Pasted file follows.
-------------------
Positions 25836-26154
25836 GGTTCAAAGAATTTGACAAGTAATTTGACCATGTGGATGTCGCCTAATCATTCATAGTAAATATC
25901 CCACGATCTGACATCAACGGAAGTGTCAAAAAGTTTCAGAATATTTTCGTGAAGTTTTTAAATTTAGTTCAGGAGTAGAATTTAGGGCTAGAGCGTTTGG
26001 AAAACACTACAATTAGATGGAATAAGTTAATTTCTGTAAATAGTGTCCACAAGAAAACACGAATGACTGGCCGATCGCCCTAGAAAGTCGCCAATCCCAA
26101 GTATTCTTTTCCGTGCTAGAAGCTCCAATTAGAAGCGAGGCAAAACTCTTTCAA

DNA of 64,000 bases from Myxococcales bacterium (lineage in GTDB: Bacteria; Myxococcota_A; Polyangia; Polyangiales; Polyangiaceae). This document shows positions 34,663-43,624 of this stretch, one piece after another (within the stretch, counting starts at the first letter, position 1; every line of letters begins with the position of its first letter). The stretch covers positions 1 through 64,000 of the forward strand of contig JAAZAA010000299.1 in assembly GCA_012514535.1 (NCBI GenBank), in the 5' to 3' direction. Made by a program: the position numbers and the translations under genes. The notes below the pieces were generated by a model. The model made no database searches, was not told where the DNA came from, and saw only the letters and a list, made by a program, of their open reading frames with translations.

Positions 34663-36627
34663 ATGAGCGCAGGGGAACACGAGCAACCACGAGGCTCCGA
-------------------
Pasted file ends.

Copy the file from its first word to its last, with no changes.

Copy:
Positions 25836-26154
25836 GGTTCAAAGAATTTGACAAGTAATTTGACCATGTGGATGTCGCCTAATCATTCATAGTAAATATC
25901 CCACGATCTGACATCAACGGAAGTGTCAAAAAGTTTCAGAATATTTTCGTGAAGTTTTTAAATTTAGTTCAGGAGTAGAATTTAGGGCTAGAGCGTTTGG
26001 AAAACACTACAATTAGATGGAATAAGTTAATTTCTGTAAATAGTGTCCACAAGAAAACACGAATGACTGGCCGATCGCCCTAGAAAGTCGCCAATCCCAA
26101 GTATTCTTTTCCGTGCTAGAAGCTCCAATTAGAAGCGAGGCAAAACTCTTTCAA

DNA of 64,000 bases from Myxococcales bacterium (lineage in GTDB: Bacteria; Myxococcota_A; Polyangia; Polyangiales; Polyangiaceae). This document shows positions 34,663-43,624 of this stretch, one piece after another (within the stretch, counting starts at the first letter, position 1; every line of letters begins with the position of its first letter). The stretch covers positions 1 through 64,000 of the forward strand of contig JAAZAA010000299.1 in assembly GCA_012514535.1 (NCBI GenBank), in the 5' to 3' direction. Made by a program: the position numbers and the translations under genes. The notes below the pieces were generated by a model. The model made no database searches, was not told where the DNA came from, and saw only the letters and a list, made by a program, of their open reading frames with translations.

Positions 34663-36627
34663 ATGAGCGCAGGGGAACACGAGCAACCACGAGGCTCCGA